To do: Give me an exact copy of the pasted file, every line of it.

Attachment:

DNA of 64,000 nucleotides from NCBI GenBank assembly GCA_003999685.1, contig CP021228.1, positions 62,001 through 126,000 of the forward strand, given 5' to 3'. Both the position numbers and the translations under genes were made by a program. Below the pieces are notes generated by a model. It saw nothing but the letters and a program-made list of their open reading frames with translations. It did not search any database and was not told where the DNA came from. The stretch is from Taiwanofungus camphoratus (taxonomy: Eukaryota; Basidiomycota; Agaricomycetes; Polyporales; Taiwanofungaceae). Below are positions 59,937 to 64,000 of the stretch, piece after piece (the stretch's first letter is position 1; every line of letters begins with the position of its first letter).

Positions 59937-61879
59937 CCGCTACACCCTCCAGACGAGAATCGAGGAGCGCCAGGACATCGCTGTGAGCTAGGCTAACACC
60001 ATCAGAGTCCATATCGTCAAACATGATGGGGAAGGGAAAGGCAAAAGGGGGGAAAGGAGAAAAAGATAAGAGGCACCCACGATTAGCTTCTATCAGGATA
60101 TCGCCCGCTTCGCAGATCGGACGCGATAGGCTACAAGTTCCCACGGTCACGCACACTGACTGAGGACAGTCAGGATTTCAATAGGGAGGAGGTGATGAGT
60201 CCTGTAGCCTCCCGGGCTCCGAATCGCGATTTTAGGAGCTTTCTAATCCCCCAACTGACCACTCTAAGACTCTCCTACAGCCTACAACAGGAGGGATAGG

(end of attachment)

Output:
DNA of 64,000 nucleotides from NCBI GenBank assembly GCA_003999685.1, contig CP021228.1, positions 62,001 through 126,000 of the forward strand, given 5' to 3'. Both the position numbers and the translations under genes were made by a program. Below the pieces are notes generated by a model. It saw nothing but the letters and a program-made list of their open reading frames with translations. It did not search any database and was not told where the DNA came from. The stretch is from Taiwanofungus camphoratus (taxonomy: Eukaryota; Basidiomycota; Agaricomycetes; Polyporales; Taiwanofungaceae). Below are positions 59,937 to 64,000 of the stretch, piece after piece (the stretch's first letter is position 1; every line of letters begins with the position of its first letter).

Positions 59937-61879
59937 CCGCTACACCCTCCAGACGAGAATCGAGGAGCGCCAGGACATCGCTGTGAGCTAGGCTAACACC
60001 ATCAGAGTCCATATCGTCAAACATGATGGGGAAGGGAAAGGCAAAAGGGGGGAAAGGAGAAAAAGATAAGAGGCACCCACGATTAGCTTCTATCAGGATA
60101 TCGCCCGCTTCGCAGATCGGACGCGATAGGCTACAAGTTCCCACGGTCACGCACACTGACTGAGGACAGTCAGGATTTCAATAGGGAGGAGGTGATGAGT
60201 CCTGTAGCCTCCCGGGCTCCGAATCGCGATTTTAGGAGCTTTCTAATCCCCCAACTGACCACTCTAAGACTCTCCTACAGCCTACAACAGGAGGGATAGG